Also worth noting is that is that for those with spare Shimano derailleurs lying around, there’s the Sensah ‘Team Pro’ shifters, which are designed to work with Shimano 11 speed rear-derailleurs (rather than the usual ‘Empire’ set that works on SRAM pull ratios).

In addition, there also appears to be some ‘better’ Chinese cable actuated hydraulic calipers now, namely the ZRace BR 005 (also available under the brand name Onirii):

These are around $100 (AUD) per set, or there’s also the Juin Tech R1/F1 set which I can see for around $200 AUD on Amazon, which are already quite well regarded.

So that means there may be some not entirely crap options at the lower end for those building up disc frames on a budget.

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Anyone know of a teardown of the Sensah shifters? I wonder if there’s any compatibility with SRAM given the similar shift action and rumored overlap of employees.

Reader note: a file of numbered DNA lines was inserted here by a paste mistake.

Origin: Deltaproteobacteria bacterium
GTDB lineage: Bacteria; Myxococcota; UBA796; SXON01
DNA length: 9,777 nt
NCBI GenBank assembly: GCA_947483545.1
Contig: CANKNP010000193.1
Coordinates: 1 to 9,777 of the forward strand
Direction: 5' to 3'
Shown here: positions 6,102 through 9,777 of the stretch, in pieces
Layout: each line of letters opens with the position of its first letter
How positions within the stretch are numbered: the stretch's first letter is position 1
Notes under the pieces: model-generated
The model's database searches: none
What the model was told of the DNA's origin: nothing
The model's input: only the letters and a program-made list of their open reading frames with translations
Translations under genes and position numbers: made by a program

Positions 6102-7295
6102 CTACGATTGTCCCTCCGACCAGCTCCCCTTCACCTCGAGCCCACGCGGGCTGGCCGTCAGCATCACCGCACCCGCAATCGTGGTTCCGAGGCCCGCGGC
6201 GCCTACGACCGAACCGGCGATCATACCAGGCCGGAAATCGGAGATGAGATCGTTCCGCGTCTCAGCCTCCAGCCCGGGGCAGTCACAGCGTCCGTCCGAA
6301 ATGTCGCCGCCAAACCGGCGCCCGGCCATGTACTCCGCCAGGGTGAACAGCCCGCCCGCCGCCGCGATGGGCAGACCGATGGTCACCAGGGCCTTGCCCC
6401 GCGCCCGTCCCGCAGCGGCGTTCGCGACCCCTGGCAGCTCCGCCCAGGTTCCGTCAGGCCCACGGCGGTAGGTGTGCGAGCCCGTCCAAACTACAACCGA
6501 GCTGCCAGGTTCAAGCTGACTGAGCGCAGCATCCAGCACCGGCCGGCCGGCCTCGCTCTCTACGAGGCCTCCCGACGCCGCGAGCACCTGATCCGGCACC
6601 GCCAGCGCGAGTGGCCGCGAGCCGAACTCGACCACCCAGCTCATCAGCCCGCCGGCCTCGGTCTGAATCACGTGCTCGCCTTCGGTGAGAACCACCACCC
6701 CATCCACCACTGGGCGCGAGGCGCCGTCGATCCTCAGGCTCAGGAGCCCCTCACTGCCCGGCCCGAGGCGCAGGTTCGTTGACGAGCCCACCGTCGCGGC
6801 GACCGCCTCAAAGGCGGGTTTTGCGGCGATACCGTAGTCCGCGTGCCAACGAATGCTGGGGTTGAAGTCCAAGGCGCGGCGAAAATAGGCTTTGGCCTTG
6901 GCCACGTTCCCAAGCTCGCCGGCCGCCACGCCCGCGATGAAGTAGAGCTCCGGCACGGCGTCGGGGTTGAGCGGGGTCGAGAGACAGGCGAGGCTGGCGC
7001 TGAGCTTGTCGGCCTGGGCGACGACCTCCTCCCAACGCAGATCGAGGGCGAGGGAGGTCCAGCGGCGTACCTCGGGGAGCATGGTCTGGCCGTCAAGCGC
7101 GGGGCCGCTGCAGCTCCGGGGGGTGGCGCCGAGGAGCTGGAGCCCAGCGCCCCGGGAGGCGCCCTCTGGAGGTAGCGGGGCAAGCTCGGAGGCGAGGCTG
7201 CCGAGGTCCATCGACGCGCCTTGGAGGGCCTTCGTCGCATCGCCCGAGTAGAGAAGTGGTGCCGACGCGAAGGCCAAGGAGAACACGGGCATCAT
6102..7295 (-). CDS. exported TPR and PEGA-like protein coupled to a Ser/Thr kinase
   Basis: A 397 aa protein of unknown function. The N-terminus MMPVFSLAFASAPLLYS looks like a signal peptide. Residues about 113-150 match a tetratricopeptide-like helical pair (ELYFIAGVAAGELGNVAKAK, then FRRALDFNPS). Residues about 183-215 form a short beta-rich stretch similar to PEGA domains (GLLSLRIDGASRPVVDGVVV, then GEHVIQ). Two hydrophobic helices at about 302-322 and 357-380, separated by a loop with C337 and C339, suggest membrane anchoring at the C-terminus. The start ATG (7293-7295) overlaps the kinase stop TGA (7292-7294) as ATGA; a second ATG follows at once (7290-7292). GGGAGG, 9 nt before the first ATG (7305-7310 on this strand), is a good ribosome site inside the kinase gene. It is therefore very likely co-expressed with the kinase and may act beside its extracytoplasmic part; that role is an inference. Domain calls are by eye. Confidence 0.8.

Not sure of a teardown, but from what I’ve read of the experiences of others the 11 speed Empire set is fully cross compatible with SRAM derailleurs.

Here’s a list of the Sensah range that I found on Facebook:
R7 - Shimano compatible, 2x7 speed road shifting levers.
Reflex - Shimano compatible, 2x8 speed road groupset
Ignite - Shimano compatible, 2x9 speed road groupset
Quantum - Shimano R4700 (11speed pull ratio!) compatible, 2x10 speed road shifting levers
Team Pro - Shimano compatible, 2x11 speed shifting lever
Empire - SRAM compatible, 2x11 speed groupset
SRX Pro - 1x11 speed gravel groupset, compatibility not confirmed.
Empire Pro - 2x12 speed groupset, compatibility not confirmed.

I think there is a slight mistake for 2x10 in this list though, pretty sure that Quantum 2x10 is compatible with the old Shimano pull ratio, whereas Phi is for the newer 4700 pull ratio. However, looking at reviews on AliExpress for the Phi set, the derailleurs seem to be poor quality.

Front shifting levers are compatible with Shimano front derailleurs.
Empire shifting lever is NOT compatible with Shimano rear derailleurs.

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Oh, other way round. Quantum uses the 4700 pull ratio, Phi uses the older Shimano pull ratio.